In the 1st version, proposed design is placed above two substrates FR4 epoxy which is immediately below the patch and Rogers RT/duroid 5870 below FR4 epoxy. FR4 epoxy has a dielectric constant of 4.4 with a thickness of 1mm and duroid 5870 has a dielectric constant of 2.33 with a thickness of 1mm. So, total thickness of substrate used in the 1st version is 2mm. Fig. 2 shows the design and number of substrates used in 1st version.

      Table II shows the details of the substrate for 1st version of proposed design.

      S.No

      Substrate

      Dielectric Constant

      Thickness (mm)

      1.

      FR4 epoxy

      4.4

      1

      2.

      Rogers RT/duroid 5870

      2.33

      1

      S.No

      Substrate

      Dielectric Constant

      Thickness (mm)

      1.

      FR4 epoxy

      4.4

      1

      2.

      Rogers RT/duroid 5870

      2.33

      1

      Lc Table II. Substrate details for 1st version

      Wc

      Ls D B. Version 2

      In the 2nd version, proposed design is placed above two substrates Rogers RT/duroid 6006 which is immediately

      Wf below the patch and Rogers RT/duroid 5870 below Rogers RT/duroid 6006. Rogers RT/duroid 6006 has a dielectric

      constant of 6.15 with a thickness of 1.5mm and Rogers RT/duroid 5870 has a dielectric constant of 2.33 with a thickness of 1.5mm. So, total thickness of substrate used in

      Ws the2nd version is 3mm. Fig. 3 shows the design and number of

      Fig. 1: Ladder Patch

      Table I. Dimension values of proposed ladder patch

      S.

      No.

      Parameters

      Descriptions

      Values

      1.

      Ls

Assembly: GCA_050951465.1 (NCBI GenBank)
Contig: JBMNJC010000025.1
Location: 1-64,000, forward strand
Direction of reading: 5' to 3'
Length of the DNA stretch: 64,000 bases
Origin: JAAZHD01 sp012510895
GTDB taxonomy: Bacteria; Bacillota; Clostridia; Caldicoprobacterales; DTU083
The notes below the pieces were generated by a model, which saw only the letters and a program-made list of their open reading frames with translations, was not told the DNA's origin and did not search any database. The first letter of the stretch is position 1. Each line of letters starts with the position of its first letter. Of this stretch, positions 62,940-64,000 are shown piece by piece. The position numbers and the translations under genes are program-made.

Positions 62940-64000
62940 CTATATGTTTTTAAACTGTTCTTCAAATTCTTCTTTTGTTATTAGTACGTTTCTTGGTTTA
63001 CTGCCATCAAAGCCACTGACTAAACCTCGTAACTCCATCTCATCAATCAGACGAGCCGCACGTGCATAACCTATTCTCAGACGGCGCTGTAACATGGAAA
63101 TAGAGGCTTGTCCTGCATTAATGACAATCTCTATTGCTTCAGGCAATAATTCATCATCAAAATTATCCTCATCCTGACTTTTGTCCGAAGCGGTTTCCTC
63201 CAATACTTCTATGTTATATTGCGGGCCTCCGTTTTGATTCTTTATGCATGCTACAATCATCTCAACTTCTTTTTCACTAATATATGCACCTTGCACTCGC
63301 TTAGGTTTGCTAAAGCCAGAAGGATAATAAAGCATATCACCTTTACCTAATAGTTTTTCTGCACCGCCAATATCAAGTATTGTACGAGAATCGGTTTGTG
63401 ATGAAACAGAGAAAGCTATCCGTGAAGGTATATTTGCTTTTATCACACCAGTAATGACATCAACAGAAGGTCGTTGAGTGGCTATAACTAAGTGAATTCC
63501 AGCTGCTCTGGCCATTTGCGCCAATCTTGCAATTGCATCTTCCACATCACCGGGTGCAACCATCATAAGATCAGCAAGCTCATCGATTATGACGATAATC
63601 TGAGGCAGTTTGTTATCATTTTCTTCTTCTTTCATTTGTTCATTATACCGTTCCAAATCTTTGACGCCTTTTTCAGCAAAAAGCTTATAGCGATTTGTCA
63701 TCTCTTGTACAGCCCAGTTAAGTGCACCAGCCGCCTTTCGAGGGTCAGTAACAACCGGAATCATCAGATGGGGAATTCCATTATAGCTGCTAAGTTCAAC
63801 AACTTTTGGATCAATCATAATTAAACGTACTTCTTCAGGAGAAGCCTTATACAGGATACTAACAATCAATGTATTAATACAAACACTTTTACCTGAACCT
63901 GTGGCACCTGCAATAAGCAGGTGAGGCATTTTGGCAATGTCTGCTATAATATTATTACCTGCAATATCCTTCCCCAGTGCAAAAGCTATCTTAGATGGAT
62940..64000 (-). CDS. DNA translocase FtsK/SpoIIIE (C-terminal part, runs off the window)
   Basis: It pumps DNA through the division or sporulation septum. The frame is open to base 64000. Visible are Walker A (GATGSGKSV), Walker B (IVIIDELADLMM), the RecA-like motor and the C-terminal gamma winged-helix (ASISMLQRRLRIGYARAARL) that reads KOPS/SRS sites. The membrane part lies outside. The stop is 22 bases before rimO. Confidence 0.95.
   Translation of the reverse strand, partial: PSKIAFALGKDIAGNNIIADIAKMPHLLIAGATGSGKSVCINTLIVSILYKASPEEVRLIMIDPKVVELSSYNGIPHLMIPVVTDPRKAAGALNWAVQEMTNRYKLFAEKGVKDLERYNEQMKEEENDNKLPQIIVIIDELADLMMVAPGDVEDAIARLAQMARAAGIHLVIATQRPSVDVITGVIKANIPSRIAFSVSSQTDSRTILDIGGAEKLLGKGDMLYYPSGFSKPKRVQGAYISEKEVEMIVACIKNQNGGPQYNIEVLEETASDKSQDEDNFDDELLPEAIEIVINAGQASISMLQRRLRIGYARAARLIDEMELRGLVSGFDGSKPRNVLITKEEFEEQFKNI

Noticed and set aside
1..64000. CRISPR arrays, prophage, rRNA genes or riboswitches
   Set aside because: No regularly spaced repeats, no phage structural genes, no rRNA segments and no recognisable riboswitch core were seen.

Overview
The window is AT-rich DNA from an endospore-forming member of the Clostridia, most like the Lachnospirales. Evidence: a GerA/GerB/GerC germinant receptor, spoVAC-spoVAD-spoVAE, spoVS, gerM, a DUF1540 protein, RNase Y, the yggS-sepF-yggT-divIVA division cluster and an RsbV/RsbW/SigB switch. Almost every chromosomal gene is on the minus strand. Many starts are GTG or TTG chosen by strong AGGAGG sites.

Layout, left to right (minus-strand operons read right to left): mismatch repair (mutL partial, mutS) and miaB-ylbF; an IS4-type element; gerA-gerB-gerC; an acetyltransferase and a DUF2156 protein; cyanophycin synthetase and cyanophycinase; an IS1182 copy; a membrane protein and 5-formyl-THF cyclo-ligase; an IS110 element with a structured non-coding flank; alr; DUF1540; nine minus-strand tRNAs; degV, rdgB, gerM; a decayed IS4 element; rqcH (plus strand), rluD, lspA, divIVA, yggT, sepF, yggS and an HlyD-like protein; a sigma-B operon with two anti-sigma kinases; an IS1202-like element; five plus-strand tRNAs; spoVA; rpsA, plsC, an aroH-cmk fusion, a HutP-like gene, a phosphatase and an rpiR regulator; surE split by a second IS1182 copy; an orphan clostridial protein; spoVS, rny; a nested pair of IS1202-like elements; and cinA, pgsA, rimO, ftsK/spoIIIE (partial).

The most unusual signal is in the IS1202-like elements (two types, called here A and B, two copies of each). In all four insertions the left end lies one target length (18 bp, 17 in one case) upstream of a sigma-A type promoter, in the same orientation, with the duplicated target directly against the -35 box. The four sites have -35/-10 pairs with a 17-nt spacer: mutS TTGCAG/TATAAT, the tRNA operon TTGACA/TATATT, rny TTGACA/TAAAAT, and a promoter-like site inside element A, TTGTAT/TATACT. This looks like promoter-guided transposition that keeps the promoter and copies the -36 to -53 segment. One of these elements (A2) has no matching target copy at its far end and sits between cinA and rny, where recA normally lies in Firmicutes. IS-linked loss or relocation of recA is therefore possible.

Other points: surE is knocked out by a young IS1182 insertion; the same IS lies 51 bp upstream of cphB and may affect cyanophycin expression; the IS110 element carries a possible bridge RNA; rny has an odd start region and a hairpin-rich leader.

Length of side strips of ladder

      7.8 mm

      2.

      Ws

      Width of side strips of ladder

      1 mm

      3.

      Lc

      Length of strip between two side strips

      3 mm

      4.

      Wc

      Width of strip between two side strips

      1 mm

      5.

      D

      Distance between each strip in center

      1.2 mm

      6.

      Wf

      Width of feed line

      0.25 mm

      Fig. 2: 1st version of proposed ladder patch

      substrates used in 2nd version.

      Table III shows the details of the substrate for 2nd version of proposed design.

      1. Version 3

        In the 3rd version, proposed design is placed above three substrates FR4 epoxy which is immediately below the patch, air gap below FR4 epoxy and Rogers RT/duroid 5870 below air gap. FR4 epoxy has a dielectric constant of 4.4 with a thickness of 0.75mm, air has a dielectric constant of 1.0006 with a thickness of 0.5mm and Rogers RT/duroid 5870 has a dielectric constant of 2.33 with a thickness of 0.75mm. So, total thickness of substrate used in the 3rd version is 3mm. Figure 4 shows the design and number of substrates used in 3rd version.

        Table IV shows the details of the substrate for 2nd version of proposed design.

        Fig. 3: 2nd version of proposed ladder patch

        Table III. Substrate details of 2nd version

        S.No

        Substrate

        Dielectric Constant

        Thickness (mm)

        1.

        Rogers RT/duroid 6006

        6.15

        1.5

        2.

        Rogers RT/duroid 5870

        2.33

        1.5

        Fig. 4: 3rd version of proposed ladder patch

        Table IV. Substrate details of 3rdversion of proposed design

        S.No

        Substrate

        Dielectric Constant

        Thickness (mm)

        1.

        FR4 epoxy

        4.4

        0.75

        2.

        Air Gap

        1.0006

        0.5

        3.

        Rogers RT/duroid 5870

        2.33

        0.75

    3. RESULTS

      In this section, results i.e. return loss, VSWR, and gain and of the proposed three versions are evaluated.

        1. Return Loss

          Return loss is defined as a factor which would describe the difference between incident and reflected power. It is measured in decibels. Fig. 5 shows return loss with respect to frequency plot for 1st, 2nd, 3rd versions of the proposed design. For the 1st version at 14.4GHz frequency, a return loss of – 18.19dB (m1) and bandwidth is m5-m4 = 14.6331-14.2700 = 363MHz.

          For the 2nd version at 14.9GHz frequency, a return loss of – 26.30dB (m2) and bandwidth is m7-m6 = 15.1539-14.5426 = 611.3MHz.